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Heart. 2016 Oct 1;102(19):1558-65. doi: 10.1136/heartjnl-2015-308821. Epub 2016 May 20.

ECG features and proarrhythmic potentials of therapeutic hypothermia.

Author information

1
Department of Internal Medicine, Heart Institute, Asan Medical Center, University of Ulsan College of Medicine, Seoul, Korea.
2
Division of Cardiology, Department of Internal Medicine, College of Medicine, Seoul St Mary's Hospital, The Catholic University of Korea, Seoul, Korea.
3
Department of Emergency Medicine, Asan Medical Center, University of Ulsan College of Medicine, Seoul, Korea.
4
Department of Emergency Medicine, College of Medicine, Seoul St Mary's Hospital, The Catholic University of Korea, Seoul, Korea.
5
Department of Internal Medicine, Haeundae Paik Hospital, Inje University College of Medicine, Busan, Korea.
6
Department of Internal Medicine, Kyung Hee University Hospital at Gangdong, College of Medicine, Kyung Hee University, Seoul, Korea.
7
Division of Cardiology, Chonbuk National University Hospital, Chonbuk National University, Jeonju, Korea.
8
Division of Cardiology, Department of Internal Medicine, Pusan National University Yangsan Hospital, Busan, Korea.
9
Division of Cardiology, Department of Internal Medicine, College of Medicine, Incheon St Mary's Hospital, The Catholic University of Korea, Seoul, Korea.
10
Division of Cardiology, Konkuk University Medical Center, Konkuk University School of Medicine, Seoul, Korea.

Abstract

OBJECTIVE:

Hypothermia can induce ECG J waves. Recent studies suggest that J waves may be associated with ventricular fibrillation (VF) in patients with structurally normal hearts. However, little is known about the ECG features, clinical significance or arrhythmogenic potentials of therapeutic hypothermia (TH)-induced J waves.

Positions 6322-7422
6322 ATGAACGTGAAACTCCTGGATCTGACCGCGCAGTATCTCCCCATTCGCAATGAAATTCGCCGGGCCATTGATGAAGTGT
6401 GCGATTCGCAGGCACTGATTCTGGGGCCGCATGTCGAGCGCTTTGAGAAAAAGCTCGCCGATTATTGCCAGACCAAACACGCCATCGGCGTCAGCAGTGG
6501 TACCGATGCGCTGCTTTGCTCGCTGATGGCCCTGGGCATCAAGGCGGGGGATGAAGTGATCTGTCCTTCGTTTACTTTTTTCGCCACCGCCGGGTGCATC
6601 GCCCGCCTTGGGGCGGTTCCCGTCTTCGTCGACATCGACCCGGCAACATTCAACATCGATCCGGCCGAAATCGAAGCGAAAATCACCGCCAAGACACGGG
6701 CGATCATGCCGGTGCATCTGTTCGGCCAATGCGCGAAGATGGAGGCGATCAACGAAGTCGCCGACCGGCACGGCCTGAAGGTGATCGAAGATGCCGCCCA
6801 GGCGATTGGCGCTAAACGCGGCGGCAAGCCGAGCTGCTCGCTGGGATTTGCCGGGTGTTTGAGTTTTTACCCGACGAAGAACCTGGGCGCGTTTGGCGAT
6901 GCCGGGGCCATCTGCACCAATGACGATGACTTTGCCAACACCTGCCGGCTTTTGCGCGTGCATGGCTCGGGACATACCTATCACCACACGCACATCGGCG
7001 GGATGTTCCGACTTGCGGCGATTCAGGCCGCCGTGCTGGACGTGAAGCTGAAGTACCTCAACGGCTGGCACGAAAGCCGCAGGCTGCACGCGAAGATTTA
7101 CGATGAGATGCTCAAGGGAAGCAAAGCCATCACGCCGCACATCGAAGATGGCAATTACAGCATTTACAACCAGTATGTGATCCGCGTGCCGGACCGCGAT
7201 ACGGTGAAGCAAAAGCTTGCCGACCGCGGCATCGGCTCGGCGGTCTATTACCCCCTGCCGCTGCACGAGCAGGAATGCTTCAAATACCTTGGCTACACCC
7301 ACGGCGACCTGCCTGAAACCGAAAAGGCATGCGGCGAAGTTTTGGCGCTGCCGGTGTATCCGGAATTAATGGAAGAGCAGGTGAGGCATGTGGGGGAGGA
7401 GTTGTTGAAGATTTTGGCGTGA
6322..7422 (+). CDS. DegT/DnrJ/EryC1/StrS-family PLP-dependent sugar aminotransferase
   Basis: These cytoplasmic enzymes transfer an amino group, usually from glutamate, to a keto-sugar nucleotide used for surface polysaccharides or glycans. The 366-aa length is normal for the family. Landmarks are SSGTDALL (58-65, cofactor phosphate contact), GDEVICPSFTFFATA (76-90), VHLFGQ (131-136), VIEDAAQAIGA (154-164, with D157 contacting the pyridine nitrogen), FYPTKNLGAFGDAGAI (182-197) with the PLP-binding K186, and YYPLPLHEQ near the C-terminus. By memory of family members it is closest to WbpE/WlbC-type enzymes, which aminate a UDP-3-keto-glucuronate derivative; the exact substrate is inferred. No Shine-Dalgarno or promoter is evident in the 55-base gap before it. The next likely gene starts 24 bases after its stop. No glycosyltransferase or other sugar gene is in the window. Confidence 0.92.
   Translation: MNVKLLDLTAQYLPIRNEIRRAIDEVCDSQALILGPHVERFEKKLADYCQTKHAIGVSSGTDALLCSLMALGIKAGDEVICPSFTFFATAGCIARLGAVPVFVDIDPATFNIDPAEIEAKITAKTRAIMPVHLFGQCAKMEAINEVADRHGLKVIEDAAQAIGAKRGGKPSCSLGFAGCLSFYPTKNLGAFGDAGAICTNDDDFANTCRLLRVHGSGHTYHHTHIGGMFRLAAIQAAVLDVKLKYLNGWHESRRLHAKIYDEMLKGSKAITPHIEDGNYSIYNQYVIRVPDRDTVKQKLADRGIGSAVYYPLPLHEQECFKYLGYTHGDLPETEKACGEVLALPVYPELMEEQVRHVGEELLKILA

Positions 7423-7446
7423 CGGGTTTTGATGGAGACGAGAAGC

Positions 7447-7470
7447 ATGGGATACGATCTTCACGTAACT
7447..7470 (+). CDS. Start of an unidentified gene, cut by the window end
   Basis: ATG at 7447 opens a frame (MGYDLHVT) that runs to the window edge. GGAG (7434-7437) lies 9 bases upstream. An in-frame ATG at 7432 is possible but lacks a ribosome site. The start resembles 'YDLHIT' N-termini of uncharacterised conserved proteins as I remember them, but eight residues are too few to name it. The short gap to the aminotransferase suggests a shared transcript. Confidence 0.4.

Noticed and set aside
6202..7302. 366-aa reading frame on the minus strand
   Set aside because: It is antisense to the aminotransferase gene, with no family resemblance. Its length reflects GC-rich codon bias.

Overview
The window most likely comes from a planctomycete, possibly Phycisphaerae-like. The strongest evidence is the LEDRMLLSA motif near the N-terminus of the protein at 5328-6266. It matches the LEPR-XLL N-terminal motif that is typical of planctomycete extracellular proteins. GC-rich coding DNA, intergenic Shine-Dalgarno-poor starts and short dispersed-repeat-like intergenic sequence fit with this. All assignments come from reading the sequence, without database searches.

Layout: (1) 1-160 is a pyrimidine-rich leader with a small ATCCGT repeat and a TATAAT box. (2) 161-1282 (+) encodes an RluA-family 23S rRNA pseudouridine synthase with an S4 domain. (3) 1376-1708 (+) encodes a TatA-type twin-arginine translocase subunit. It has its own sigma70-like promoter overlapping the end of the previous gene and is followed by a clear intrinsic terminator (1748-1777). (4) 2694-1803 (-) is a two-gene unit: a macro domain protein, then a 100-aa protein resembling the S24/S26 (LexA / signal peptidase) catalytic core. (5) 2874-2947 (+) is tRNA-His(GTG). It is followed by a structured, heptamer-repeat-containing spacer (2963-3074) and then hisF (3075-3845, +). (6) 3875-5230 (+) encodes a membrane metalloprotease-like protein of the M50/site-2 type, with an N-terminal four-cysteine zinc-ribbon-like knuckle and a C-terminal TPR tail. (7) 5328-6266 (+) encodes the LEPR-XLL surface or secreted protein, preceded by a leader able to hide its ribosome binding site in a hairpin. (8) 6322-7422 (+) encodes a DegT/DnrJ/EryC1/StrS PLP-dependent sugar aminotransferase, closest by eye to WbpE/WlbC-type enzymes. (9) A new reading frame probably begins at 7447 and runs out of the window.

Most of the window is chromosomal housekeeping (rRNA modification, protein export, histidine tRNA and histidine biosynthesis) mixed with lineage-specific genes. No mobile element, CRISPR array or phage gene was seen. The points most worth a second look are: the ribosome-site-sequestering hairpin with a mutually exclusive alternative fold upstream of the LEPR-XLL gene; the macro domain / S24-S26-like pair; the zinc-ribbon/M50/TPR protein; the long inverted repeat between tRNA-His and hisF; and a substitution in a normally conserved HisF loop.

METHODS:

We analysed ECGs from 240 patients who underwent TH at six major university hospitals in Korea between August 2010 and December 2013. The prevalence, amplitudes and distributions of the J waves and the development of malignant arrhythmia were analysed.

RESULTS:

The average patient body temperature was 33.5±1.0°C during TH. J waves were observed in 98 patients (40.8%). They were newly developed in 91 cases, and pre-existing J waves were augmented in seven patients. J waves during TH were primarily observed in leads II, III, aVF and V4-6. The average amplitude of the J waves was 0.239±0.152 mV. There were four VF events during TH. These events occurred in three patients who were finally diagnosed with Brugada syndrome, idiopathic VF or early repolarisation syndrome, respectively, and in one patient with non-cardiac aetiology (asphyxia).

CONCLUSIONS:

J waves were recorded in about 40% of the patients who received TH. They were most frequently observed in the inferior limb leads or lateral precordial leads. Life-threatening VF occurred only rarely (1.7%) during TH and were mainly observed in patients with primary arrhythmic disorder. Although a causal relationship between TH-induced J waves and VF remains unknown, administering TH to this potentially susceptible, high-risk population may require careful attention.

PMID:
27207979
DOI:
10.1136/heartjnl-2015-308821
[Indexed for MEDLINE]

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